The fact that the extent of hunger in India is comparable to, if not greater than, what prevails in the “least developed countries” (a special group consisting of about 40 countries that is so designated by the UN) or even in the Sub- Saharan African countries, has been known for a long time. The Food and Agricultural Organisation (FAO) provides systematic data on cereal production and consumption among the various countries of the world. Cereals of course are consumed both directly and indirectly, the latter in processed form or through animal products, into the production of which cereals go in as feedgrains. In fact richer countries like the US consume comparatively less cereals directly and much larger amounts indirectly. A rough idea of the level of nutrition of a country can be gleaned from FAO data if we just add up for it the amounts of cereal consumed per capita as food and feed. Doing so across countries we get the following picture for the year 2011:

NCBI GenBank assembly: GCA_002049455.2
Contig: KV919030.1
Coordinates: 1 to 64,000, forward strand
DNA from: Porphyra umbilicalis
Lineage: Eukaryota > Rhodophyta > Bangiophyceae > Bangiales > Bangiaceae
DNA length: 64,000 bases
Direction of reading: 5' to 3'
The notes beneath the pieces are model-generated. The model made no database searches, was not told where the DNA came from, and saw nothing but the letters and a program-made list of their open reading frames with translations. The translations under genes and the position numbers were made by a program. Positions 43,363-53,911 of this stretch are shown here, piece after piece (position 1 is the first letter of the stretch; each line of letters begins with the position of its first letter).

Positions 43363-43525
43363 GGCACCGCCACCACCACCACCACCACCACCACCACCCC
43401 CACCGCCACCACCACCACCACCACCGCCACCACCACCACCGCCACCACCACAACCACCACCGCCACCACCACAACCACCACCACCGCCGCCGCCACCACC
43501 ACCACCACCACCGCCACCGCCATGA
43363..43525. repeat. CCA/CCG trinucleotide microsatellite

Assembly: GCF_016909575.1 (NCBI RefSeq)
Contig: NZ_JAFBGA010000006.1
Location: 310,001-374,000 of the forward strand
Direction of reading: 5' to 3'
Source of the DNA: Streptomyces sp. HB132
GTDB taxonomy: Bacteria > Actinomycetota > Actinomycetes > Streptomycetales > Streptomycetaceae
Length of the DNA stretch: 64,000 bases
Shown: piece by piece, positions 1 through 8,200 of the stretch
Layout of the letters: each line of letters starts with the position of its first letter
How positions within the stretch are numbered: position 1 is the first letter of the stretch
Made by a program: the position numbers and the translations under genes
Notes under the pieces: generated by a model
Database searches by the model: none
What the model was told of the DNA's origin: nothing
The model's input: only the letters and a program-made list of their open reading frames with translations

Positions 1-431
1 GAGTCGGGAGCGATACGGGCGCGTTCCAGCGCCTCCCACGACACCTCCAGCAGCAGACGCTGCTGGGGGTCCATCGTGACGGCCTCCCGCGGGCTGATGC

Per Capita Annual Cereal Consumption as Food and Feed (Kg.) for 2011

Country                                  Food                    Feed Total

India                                       152.1                   9.0              161.1

Least Developed Countries  148.4                   26.9            175.3

Africa                                     150.5                   40.5            191

China                                      152.5                   121.7         274.2

EU                                          124.9                   330.5         455.4

US                                           105.8                   396.3         502.1

Source: United Nations Food and Agriculture Organisation